Jesus is obedience incarnate. He is nothing other and nothing less than everything the Father gives to him. To consume his words, his works, his example, and, in the end, to consume his very life - his body and blood - is to receive his uninterrupted obedience to the Father. Those who eat his flesh and drink his blood receive this direct gift through him, "that they may all be one, as you, Father, are in me, and I am in you" (In 17:21, NAB). Does it shock you that this gift would be so simple? Does it shock you that he gives what he receives and holds nothing back? Does it shock you that we who receive him receive everything? Does it shock you that his gift calms our jittery hearts and tames our wandering desires? Does it shock you that his life becomes our life, a life we are to share in common and give freely to others? To receive Jesus can never be reduced to an intellectual exercise or an affair of the affections. He who receives everything from the Father and offers everything 'back to the Father gives everything of himself to us. To live means to receive from him and be transformed through his gift to give of our very selves in his company. This saying is hard, indeed; who could accept it? Who could accept such a gift from anyone else, let alone from the one who is the Father's own love? Who could give themselves so completely in response to such a complete gift? I understand the disciples' murmurings. Murmuring is what we do when we are dissatisfied, afraid, skeptical, or even outright cynical. Maybe it is right to assume that the disciples were scared by the apparent physicality of what Jesus says. But what is even scarier is standing before a gift so absolute, so full, that no partial reception will suffice. They are being drawn into total intimacy. We shudder at all kinds of intimacy, when someone bares their soul to us and asks us to receive them, wholly and completely as they are. This happens rarely, but it is shocking every time. It is an invitation to receive this person. We are often inclined to hesitate, to stammer, to murmur. What a shocking gift. We fear intimacy; intimacy demands that we strip ourselves of our defenses, our guile, our lingering distrust. The two in the garden of Eden were naked without shame, but the serpent was full of guile, the shrewdest of all creatures (cf. Gn 2:25-3:1). We have become accustomed to that guile, and we have forgotten how to stand before each other transparently; we prefer to hide ourselves from each other and from God. But in God there is no guile, only intimacy. Jesus gives himself in this kind of intimacy, in response to the intimacy of the Father's gift to him (and this intimacy is the Holy Spirit). And so Jesus speaks of baring himself to those who will receive him. To receive him will be to receive the one who sent him' (cf In 13:20). It means being drawn into that sacred intimacy. The intimacy of Christ's gift strips us of our defenses, if only we will receive him, open to that intimacy. He will be our food, our drink, our communion within the eternal communion.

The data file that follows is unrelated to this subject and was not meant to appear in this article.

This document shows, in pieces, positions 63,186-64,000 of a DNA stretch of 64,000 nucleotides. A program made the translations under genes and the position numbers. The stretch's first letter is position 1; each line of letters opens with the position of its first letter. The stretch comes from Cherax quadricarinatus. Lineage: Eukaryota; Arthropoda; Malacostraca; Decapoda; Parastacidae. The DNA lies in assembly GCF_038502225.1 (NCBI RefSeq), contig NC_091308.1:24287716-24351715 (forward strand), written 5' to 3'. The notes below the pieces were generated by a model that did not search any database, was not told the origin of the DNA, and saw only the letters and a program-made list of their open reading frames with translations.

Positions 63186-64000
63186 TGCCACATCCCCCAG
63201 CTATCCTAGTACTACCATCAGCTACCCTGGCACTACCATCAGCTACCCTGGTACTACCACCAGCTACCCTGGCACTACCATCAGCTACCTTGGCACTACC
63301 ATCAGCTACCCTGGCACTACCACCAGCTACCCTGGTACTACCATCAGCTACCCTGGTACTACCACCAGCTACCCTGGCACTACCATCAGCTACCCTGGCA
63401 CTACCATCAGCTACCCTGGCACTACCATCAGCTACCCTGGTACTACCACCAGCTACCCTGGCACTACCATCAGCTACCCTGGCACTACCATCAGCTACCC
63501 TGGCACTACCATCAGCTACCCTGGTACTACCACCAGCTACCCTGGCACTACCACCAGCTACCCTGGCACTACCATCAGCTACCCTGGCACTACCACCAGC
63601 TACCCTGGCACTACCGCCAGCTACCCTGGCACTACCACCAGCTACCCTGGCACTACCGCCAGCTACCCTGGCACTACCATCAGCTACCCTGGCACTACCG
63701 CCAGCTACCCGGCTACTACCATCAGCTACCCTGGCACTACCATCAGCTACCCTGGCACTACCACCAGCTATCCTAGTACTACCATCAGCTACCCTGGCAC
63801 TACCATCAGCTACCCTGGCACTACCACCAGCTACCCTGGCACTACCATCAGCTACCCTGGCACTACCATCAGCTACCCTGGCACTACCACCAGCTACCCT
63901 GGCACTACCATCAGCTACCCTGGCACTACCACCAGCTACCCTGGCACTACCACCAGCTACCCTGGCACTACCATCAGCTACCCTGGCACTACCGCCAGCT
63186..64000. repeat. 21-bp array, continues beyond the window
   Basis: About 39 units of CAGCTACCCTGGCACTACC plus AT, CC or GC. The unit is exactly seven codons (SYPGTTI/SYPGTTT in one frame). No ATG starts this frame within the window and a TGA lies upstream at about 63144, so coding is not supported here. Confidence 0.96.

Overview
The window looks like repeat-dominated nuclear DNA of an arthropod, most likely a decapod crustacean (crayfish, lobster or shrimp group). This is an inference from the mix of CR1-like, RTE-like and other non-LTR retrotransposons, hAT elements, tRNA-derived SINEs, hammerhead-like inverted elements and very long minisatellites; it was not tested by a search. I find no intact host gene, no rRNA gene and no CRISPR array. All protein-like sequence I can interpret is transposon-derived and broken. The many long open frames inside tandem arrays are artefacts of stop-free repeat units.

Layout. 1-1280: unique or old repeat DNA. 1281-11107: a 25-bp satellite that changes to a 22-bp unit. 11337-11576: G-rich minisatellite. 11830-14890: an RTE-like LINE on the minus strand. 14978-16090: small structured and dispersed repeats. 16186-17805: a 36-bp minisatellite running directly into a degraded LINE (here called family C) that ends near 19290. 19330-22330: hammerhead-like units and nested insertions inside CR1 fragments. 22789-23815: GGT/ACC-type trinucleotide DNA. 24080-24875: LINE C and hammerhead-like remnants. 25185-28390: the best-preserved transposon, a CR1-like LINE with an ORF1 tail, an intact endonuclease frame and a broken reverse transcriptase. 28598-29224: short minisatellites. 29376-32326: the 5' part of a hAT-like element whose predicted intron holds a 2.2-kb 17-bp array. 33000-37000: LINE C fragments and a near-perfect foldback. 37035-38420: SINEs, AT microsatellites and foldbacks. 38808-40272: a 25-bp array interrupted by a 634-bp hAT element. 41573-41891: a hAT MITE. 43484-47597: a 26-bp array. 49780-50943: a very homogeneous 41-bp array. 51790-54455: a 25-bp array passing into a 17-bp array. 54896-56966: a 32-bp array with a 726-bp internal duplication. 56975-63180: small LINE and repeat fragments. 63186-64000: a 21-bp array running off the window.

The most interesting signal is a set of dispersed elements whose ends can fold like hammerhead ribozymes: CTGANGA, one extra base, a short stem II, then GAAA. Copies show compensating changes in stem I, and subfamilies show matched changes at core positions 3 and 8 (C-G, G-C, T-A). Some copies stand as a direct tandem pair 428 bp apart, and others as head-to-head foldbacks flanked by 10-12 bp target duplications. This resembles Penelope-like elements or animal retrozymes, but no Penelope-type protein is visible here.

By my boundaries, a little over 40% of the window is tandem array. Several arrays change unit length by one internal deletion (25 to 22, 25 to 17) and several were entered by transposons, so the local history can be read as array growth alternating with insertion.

Lord help me to receive what I lack.
from A God Who Questions by Leonard J. DeLorenzo pp. 79-81
O, my Jesus, May our feet journey together. May our hands gather in unity. May our hearts beat to the same rhythm. May our soul be in harmony. May our thoughts be in unison. May our ears listen to the silence together. May our glances melt in one another. May our lips beg the heavenly Father together to obtain mercy on souls.